The Cartoon Guide to Vertebrate Evolution.

Onward to new maniraptor discoveries of the past year. In January, newborn chickens were found to mentally map numbers the same way humans do. New material of Caenagnathus and Elmisaurus was described. Linheraptor was argued to represent a separate taxon from Tsaagaan. New studies came out on emberizoid phylogeny and seed dispersal by emus. Newly-named maniraptors included the Eocene trogon-like avialan Foshanornis songi and the enantiornithine Houornis caudatus (formerly a species of Cathayornis).

Chicks trained to circumnavigate panels displaying a target number of identical elements (A), showing a preference for the left panel when navigating past numbers smaller than the target number (B) and for the right panel when navigating past numbers larger than the target number (C), from Rugani et al., 2015.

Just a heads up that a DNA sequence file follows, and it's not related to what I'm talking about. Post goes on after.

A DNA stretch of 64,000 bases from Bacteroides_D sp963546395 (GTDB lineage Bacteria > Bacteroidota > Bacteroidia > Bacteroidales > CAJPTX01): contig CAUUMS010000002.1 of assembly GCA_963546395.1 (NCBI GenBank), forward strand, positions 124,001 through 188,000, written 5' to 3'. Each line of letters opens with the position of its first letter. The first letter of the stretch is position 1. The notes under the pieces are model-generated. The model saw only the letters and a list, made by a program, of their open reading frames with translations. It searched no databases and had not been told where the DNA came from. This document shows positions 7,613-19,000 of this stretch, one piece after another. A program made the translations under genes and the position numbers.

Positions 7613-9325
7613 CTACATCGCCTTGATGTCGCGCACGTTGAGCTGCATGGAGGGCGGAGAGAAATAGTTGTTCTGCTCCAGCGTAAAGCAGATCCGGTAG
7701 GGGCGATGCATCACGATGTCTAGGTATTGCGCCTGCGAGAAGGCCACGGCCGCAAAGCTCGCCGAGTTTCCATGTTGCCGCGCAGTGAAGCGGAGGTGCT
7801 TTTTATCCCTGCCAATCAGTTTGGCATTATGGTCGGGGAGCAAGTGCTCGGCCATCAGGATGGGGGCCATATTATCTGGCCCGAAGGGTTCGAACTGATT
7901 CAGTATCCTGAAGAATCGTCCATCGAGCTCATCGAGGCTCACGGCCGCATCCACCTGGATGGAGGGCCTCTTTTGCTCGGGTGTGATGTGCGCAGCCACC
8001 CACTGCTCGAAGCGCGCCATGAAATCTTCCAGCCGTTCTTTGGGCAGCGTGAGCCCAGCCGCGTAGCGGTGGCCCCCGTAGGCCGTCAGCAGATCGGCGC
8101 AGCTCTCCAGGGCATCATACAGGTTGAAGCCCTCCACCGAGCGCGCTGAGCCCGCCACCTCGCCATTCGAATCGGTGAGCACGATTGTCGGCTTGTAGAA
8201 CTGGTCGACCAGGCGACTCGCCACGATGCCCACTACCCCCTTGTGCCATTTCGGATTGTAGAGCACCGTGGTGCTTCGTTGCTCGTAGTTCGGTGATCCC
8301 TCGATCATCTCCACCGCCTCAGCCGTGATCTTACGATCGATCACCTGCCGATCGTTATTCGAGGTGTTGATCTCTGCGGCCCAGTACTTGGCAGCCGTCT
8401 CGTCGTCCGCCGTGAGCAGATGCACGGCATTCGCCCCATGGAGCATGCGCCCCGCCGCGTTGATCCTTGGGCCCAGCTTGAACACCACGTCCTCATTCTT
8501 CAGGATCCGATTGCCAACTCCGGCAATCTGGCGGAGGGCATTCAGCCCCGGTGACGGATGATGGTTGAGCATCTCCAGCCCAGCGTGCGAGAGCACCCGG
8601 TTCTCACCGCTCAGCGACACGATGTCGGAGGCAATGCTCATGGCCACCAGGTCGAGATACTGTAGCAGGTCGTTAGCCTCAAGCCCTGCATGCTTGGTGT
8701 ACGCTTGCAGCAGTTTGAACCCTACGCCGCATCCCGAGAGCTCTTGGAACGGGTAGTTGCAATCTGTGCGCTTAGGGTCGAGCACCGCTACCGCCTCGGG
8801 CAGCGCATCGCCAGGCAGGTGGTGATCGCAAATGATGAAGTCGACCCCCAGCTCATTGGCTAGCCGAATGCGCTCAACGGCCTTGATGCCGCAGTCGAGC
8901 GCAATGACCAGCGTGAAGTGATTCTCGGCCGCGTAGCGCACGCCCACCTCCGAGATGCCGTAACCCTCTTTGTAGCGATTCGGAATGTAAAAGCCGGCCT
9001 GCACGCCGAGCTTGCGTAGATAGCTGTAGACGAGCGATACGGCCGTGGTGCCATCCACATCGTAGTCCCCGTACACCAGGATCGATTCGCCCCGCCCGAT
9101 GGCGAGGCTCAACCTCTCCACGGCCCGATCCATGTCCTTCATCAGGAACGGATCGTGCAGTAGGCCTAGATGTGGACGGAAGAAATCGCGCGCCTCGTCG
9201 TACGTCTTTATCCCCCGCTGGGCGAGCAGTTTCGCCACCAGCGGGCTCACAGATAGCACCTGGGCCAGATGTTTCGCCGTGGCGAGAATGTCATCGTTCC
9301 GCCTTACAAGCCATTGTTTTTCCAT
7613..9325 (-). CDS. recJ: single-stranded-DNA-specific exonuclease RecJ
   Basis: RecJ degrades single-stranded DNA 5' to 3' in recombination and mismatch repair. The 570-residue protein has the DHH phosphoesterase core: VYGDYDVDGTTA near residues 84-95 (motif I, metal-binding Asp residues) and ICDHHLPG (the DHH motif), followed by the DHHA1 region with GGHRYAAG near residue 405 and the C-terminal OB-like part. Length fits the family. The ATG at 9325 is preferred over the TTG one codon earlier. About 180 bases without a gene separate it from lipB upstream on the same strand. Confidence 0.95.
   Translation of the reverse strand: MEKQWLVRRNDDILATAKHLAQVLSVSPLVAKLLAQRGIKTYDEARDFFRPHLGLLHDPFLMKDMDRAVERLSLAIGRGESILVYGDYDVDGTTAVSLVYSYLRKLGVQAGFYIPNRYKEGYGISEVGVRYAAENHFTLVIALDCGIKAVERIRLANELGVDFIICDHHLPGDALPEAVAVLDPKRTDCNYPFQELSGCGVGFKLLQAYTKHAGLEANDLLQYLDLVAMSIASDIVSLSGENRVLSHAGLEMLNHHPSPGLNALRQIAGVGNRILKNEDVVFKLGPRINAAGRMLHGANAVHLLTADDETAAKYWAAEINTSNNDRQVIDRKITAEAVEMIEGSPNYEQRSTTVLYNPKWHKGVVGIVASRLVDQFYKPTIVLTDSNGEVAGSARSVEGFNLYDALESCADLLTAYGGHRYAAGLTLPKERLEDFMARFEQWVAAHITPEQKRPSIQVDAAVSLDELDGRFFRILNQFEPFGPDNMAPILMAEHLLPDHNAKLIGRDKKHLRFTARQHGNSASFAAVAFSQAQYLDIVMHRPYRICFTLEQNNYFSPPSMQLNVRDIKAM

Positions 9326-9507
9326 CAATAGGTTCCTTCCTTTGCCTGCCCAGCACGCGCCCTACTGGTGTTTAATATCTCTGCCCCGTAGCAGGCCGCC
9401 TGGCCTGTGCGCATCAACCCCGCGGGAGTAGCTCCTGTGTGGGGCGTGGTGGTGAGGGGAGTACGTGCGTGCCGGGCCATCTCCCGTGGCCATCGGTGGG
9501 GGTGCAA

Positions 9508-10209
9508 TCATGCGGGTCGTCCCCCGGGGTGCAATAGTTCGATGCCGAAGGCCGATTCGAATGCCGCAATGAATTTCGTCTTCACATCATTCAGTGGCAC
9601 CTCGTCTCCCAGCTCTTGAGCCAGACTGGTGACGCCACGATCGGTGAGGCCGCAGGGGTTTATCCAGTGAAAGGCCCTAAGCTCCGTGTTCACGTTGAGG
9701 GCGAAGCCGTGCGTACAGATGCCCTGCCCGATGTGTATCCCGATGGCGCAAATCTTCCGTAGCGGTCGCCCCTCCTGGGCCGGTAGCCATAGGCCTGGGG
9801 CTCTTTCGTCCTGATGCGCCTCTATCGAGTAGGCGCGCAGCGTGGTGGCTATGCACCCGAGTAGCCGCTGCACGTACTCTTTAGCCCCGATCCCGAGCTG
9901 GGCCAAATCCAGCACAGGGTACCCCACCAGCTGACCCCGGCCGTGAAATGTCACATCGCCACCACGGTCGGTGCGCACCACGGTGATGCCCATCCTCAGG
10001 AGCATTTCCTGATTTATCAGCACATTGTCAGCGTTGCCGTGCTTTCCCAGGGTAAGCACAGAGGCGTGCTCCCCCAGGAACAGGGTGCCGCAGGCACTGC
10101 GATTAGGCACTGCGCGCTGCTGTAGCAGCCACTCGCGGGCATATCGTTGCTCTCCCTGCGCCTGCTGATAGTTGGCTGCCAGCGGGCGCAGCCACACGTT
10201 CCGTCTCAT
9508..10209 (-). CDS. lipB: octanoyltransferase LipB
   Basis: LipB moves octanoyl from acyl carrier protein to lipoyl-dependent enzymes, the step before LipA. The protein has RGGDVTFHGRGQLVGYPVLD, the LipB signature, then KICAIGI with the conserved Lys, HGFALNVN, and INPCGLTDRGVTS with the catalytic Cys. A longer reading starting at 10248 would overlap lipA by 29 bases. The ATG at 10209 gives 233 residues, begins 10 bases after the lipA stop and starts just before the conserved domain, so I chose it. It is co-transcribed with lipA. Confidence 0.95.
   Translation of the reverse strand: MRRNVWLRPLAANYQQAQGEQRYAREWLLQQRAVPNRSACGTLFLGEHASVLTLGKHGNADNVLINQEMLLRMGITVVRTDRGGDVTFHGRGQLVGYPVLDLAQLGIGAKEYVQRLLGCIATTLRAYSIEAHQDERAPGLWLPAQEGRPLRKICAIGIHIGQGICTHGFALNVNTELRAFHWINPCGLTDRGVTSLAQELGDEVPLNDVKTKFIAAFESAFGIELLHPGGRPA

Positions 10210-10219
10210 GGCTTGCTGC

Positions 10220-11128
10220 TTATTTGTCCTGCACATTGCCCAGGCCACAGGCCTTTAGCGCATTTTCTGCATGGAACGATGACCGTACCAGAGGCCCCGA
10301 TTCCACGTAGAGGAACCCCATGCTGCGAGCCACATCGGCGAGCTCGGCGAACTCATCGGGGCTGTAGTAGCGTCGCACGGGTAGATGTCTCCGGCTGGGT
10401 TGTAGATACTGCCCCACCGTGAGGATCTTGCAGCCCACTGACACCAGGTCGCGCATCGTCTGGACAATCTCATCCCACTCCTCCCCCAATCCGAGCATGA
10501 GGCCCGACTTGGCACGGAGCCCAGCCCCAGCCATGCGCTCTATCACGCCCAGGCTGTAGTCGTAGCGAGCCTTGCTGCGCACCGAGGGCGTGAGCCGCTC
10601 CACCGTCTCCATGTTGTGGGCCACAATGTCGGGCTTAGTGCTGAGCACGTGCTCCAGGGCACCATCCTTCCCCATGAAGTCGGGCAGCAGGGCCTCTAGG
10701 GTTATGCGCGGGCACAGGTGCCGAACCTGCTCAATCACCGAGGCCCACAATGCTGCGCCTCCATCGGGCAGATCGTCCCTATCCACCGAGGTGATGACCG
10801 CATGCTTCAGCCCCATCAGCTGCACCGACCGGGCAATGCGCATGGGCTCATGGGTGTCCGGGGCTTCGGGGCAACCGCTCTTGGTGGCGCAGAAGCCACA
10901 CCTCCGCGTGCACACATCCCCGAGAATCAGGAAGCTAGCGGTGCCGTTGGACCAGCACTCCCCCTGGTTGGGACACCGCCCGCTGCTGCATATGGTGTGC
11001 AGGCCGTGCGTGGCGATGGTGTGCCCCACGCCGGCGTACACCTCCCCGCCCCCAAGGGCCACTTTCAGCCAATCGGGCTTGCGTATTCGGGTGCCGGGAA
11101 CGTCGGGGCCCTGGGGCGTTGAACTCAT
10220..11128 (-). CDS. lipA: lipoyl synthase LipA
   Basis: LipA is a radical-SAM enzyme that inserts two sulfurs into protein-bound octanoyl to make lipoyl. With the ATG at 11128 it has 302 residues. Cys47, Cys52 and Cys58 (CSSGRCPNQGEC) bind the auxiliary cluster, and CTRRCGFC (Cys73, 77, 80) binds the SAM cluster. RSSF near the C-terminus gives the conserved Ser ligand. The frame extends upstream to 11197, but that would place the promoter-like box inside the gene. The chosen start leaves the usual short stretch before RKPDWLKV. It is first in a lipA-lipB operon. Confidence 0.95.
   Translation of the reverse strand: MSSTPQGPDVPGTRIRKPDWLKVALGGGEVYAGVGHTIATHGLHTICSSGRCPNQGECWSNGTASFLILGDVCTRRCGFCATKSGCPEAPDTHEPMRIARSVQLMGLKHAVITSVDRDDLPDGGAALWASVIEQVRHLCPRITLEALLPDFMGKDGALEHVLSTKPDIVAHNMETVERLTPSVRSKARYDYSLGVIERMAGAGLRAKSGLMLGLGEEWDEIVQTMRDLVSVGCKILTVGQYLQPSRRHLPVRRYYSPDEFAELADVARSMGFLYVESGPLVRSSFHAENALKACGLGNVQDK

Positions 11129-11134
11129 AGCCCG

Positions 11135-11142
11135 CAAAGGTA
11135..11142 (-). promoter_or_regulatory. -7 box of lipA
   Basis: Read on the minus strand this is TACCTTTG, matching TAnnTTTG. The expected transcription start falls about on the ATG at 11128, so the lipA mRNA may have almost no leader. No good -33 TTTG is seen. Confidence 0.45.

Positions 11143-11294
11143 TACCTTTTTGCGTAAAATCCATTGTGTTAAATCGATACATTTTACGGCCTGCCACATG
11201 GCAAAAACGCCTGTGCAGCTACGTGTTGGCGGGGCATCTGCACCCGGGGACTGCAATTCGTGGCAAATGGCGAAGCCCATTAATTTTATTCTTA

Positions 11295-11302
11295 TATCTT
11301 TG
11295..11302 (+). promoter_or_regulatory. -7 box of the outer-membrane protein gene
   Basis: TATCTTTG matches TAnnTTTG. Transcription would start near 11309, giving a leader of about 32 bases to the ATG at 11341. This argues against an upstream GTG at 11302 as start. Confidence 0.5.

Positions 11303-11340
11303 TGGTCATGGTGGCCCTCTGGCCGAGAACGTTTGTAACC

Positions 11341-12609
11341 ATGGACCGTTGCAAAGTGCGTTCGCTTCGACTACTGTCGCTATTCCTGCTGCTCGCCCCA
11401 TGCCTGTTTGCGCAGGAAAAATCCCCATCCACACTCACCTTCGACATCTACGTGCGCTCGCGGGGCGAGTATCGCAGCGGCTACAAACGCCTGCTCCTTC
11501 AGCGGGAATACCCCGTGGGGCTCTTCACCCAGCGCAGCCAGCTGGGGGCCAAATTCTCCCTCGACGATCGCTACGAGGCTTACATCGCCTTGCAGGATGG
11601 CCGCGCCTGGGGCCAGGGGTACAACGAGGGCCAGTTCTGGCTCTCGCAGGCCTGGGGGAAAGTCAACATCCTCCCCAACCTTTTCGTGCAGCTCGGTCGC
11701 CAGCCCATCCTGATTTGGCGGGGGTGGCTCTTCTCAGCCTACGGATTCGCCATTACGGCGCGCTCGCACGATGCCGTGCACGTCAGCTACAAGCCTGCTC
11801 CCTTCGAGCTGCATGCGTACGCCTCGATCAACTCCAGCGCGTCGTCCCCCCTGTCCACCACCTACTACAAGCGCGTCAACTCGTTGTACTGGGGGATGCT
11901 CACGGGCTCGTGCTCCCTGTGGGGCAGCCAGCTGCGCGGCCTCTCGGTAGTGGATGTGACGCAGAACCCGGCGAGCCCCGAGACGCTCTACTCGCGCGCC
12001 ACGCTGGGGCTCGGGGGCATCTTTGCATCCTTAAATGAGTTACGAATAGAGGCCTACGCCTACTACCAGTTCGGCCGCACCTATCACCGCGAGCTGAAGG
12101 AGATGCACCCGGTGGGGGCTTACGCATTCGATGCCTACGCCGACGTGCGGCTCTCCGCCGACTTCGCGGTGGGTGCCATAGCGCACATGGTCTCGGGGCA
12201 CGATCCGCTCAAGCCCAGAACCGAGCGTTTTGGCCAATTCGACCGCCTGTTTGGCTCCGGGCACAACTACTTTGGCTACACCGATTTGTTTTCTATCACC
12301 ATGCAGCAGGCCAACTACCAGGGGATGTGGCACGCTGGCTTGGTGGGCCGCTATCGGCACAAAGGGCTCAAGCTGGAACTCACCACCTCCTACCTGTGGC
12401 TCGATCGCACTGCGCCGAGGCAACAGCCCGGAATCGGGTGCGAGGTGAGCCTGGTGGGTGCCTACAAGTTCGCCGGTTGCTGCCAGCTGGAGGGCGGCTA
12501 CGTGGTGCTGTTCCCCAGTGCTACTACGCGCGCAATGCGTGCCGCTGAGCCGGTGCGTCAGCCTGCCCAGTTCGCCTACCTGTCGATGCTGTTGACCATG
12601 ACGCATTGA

In February, altruistic behavior among northern bald ibises flying in V-formation was reported. The genomes of Darwin's finches were sequenced. Caenagnathasia was reported from the Iren Dabasu Formation for the first time. Male peafowl were discovered to use infrasonic signals during courtship. A trade-off was found between sexual attractiveness and parental effort among male grassquits. The postcranial anatomy of Gansus was described. New studies came out on the phylogeny of Todiramphus kingfishers and harriers, the body mass of Mesozoic avialans, the barb geometry of asymmetric feathers in Mesozoic paravians, the loss of taste in penguins, the mechanics of avian feet during perching and grasping, the craniocervical myology of Falcarius and Nothronychus, and the evolution of gastralia and sterna in paravians. Newly-named maniraptors included the Miocene heron Nyctisoma robusta.

Male Indian peafowl displaying, photographed by Nihal Jabin, licensed.